The importance for Auckland of preserving its historic buildings is creatively highlighted in a new light-based installation artwork by John Radford in the Britomart development precinct (Auckland, New Zealand).
Lux Flux consists of 200 small, clear LED lights and incandescent bulbs scattered across the façade of Old Sofrana House, one of the 18 heritage buildings being preserved as part of the Britomart urban renewal project.
At night, pedestrian movements through the precinct trigger the lights, causing them to flicker across the 110-year-old façade in a seemingly random 15-second sequence.
Designed to highlight the grand old building’s architectural features, the work is a commentary on the importance of architecture to provide continuity in a world of constant change.
“While Old Sofrana House has stayed more or less the same over the decades, the light moving over it has been subject to constant shifts and changes,” says Radford. “Each moment of illumination in the artwork is like a tiny snapshot of a moment in the building’s history.”
The work is installed on the Galway Street façade at the rear of the building, which overlooks Station Plaza behind the Britomart Transport Centre. Its trigger points are located opposite Old Sofrana House, near the volcanic cone water feature in Station Plaza, and further away outside the Northern Steamship Co BrewBar & Restaurant on the corner of Gore and Tyler Streets.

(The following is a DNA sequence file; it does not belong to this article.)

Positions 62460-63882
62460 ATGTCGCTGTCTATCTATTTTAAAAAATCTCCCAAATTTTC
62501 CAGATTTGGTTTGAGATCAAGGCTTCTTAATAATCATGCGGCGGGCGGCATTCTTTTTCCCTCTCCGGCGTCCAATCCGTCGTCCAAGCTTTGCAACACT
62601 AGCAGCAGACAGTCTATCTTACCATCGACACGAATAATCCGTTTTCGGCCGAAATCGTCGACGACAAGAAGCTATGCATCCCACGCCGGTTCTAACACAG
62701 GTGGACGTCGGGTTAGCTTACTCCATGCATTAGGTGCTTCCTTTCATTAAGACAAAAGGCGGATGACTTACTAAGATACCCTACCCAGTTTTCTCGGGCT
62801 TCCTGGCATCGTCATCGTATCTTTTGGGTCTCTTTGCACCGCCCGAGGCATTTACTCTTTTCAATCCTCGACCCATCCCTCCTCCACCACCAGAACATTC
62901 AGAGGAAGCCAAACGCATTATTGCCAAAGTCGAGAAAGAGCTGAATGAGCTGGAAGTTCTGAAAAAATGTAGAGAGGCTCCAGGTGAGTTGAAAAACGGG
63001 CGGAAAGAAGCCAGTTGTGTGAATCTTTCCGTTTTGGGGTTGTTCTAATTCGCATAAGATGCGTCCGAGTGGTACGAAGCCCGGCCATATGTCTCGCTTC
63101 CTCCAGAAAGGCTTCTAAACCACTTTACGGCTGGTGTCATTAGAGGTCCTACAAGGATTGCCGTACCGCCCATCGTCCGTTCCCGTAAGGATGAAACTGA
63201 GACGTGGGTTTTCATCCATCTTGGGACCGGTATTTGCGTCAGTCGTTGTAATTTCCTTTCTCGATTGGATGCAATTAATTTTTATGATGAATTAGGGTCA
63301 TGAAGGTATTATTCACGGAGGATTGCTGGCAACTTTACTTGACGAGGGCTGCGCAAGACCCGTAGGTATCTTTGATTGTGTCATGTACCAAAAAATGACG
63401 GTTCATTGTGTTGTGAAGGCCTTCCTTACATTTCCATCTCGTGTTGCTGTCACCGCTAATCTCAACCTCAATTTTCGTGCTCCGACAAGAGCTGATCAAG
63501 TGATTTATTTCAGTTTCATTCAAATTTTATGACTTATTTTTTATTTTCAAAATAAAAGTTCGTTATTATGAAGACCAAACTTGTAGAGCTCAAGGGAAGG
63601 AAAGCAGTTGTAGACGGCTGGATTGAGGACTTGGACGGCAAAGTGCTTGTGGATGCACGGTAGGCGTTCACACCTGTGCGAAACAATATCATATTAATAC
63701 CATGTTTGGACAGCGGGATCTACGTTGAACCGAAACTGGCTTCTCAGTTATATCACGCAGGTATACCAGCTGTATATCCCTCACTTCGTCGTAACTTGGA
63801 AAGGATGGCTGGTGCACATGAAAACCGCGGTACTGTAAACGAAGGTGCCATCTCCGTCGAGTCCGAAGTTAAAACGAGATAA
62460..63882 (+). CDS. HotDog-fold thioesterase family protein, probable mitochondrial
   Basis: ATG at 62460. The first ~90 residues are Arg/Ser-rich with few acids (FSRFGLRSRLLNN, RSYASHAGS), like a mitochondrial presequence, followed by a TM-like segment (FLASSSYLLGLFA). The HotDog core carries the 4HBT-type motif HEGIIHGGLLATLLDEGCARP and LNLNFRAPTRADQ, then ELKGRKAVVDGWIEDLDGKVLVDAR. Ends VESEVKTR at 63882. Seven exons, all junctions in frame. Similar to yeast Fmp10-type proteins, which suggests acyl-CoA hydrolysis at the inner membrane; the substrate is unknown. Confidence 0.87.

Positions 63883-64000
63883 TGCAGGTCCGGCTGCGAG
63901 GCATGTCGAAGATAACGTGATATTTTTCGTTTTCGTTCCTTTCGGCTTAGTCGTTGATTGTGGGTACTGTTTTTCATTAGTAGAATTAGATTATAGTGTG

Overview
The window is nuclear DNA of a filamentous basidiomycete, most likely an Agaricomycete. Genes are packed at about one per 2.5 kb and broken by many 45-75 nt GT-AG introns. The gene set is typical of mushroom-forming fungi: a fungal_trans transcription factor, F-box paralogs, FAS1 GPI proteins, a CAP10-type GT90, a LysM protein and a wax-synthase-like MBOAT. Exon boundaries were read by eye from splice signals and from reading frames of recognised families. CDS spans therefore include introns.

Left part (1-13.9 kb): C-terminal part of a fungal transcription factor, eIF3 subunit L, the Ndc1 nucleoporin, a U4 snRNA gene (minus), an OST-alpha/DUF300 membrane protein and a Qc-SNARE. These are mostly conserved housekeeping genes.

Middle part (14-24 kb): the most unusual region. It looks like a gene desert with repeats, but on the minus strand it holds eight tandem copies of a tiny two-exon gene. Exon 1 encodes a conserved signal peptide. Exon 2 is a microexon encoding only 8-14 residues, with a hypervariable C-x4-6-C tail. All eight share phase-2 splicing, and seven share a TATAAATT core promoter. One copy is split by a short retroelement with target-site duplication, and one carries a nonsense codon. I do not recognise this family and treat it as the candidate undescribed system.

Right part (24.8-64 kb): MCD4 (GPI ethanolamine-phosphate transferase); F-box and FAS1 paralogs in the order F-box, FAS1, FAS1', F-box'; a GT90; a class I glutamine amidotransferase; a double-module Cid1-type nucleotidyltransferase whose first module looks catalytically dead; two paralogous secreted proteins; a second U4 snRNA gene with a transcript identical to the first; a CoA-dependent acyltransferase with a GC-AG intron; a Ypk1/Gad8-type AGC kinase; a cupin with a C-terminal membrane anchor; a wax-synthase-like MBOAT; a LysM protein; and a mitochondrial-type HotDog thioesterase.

Lux Flux is the first of an ongoing programme of public artworks that will be featured throughout the Britomart precinct during the development process and beyond. RGCFA Ltd provided and art management expertise.
Artist: John Radford
Title: Lux Flux
Media: 200 clear LED lights and incandescent bulbs, wiring, adhesives, movement sensors
Commissioners: Cooper and Company
Project art management: Rob Garrett and Amanda Wayers, RGCFA Ltd
Location: Old Sofrana rear façade, Galway Street, Britomart, Auckland CBD, New Zealand
Duration: approximately 2 years